At the ultimate level, you've built more than enough wealth to sustain your dream lifestyle. This is the financial zenith where most billionaires and multi-millionaires are found.

People at this stage usually engage in philanthropic work and help better the community. You can take any financial risk as you have no loss to fear.

As mentioned earlier, financial freedom doesn't mean being a millionaire thought, you can live a frugal, happy life.

How much money to achieve financial independence?

There isn't a magic number, unfortunately! This depends on so many aspects of your life such as your level of savings and passive income, the area where you live, the number of people you'll provide for, and more generally the lifestyle you aspire to.

To someone, having $1 million is enough to make him financially independent while to others, $10 million is still not enough.

But to answer this question objectively, you have to consider these two things, namely: your annual expenses and the number of years you have to spend on them.

A rule of thumb is to have 25 years of expenses set aside. So if your annual expenses are $100,000, you'll need $100,000 × 25 which is $2.5 million to be financially independent. How about if your annual expenses are $40,000? All you need is $1 million to attain a level of financial independence.

Is it good to be financially independent?

Financial independence is a dream for many people. You have enough funds and investments to cover your living expenses. It gives you control over your time and makes possible the opportunity to do what you're passionate about.

Having enough time for yourself and loved ones, coupled with the opportunity to do what you love, can greatly reduce stress levels, increasing your life expectancy.

What is the 4% rule?

The 4% rule is a financial guideline used to determine how much an individual should withdraw from their retirement savings and investments annually.

It indicates that the retiree should be able to withdraw and live off of 4% of the money in their investment portfolio in the first year of retirement, then slightly adjust the withdrawal amount to make up for inflation in the subsequent years.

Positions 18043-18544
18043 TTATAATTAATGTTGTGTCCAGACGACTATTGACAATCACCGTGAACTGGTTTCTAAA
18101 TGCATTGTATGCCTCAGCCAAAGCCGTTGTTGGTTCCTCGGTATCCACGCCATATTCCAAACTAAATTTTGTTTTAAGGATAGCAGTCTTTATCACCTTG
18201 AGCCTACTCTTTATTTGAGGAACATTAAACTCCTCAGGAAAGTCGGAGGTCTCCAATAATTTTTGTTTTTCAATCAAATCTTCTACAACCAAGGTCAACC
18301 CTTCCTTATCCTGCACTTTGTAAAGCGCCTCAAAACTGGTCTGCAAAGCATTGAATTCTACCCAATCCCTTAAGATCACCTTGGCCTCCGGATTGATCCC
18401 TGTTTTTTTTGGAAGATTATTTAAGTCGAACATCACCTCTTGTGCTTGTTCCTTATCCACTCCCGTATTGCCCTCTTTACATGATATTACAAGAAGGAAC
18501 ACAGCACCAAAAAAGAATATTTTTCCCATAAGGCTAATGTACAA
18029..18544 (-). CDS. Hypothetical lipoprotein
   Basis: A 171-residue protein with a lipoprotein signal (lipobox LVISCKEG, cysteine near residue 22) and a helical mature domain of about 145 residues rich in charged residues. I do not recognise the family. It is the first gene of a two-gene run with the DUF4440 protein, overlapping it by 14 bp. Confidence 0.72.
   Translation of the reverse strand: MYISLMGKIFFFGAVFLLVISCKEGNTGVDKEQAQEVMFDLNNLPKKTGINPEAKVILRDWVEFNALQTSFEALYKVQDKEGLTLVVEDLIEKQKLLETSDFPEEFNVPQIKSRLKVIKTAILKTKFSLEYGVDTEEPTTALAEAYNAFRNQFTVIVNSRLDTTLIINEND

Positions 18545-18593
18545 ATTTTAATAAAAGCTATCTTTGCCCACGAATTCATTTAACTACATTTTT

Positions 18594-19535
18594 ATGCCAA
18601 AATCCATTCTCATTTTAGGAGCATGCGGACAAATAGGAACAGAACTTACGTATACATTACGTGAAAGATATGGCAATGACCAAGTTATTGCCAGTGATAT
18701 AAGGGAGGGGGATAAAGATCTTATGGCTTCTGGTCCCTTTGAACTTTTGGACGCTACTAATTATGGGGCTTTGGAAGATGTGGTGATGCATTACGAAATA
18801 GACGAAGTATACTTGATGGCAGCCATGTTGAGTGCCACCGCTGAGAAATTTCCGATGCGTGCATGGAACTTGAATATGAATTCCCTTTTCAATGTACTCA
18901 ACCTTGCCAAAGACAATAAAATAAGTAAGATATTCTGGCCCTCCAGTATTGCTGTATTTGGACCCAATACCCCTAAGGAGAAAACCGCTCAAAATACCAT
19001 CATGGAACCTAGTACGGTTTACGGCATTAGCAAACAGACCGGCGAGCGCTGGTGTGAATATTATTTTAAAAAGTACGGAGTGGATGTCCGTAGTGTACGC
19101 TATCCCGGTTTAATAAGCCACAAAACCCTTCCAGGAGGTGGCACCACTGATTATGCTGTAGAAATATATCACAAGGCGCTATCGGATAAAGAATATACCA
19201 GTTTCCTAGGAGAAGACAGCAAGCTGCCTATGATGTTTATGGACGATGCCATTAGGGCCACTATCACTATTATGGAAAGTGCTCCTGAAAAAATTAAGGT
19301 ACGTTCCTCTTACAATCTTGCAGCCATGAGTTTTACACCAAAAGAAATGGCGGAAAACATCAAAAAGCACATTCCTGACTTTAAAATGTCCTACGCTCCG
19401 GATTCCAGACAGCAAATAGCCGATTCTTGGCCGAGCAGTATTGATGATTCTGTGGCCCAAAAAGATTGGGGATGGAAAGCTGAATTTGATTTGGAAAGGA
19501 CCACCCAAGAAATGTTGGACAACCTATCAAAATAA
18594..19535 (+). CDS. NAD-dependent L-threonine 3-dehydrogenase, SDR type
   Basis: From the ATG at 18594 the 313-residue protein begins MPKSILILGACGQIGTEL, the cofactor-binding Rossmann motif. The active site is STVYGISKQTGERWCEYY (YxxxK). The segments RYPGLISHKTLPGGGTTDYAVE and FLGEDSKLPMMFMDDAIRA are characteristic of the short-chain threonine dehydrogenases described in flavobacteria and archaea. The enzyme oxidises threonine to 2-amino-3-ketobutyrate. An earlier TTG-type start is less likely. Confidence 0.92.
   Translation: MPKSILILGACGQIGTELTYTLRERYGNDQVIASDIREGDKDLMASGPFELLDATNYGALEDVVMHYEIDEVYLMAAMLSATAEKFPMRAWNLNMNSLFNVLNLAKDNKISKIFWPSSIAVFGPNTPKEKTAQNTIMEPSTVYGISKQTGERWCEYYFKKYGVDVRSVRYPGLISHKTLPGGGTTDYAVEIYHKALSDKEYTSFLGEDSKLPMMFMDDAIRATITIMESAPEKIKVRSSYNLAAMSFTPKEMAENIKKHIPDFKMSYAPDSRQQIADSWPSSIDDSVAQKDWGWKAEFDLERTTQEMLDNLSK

The 4% rule is common although many financial experts highlight its caveats. However, it can be used as a starting point - and a basic guideline to help you save for retirement.

Before you get there, follow this proven budgeting rule we wrote about: The 50/30/20 Rule.

Is financial freedom just a dream?

If you're seeking to reach financial independence, you'll need to build up an adequate income-generating asset base. Financial independence means safeguarding yourself against life's potential curveballs and the uncertainties that come with them.

It doesn't mean earning a six-figure salary or having enough money to do whatever you want without thinking about the cost - you'll need discipline to succeed.

And if you're stuck in a job you hate, it's important to remember that financial freedom means embracing flexible work opportunities that can be accomplished with little hassle and time commitment, like freelancing or starting side hustles. We're on this journey with you!

Contributor: Vick Sani

No Financial Advice. This article does not provide financial advice and has been prepared without taking into account any person’s investment objectives, financial situation, risk tolerance, or particular needs.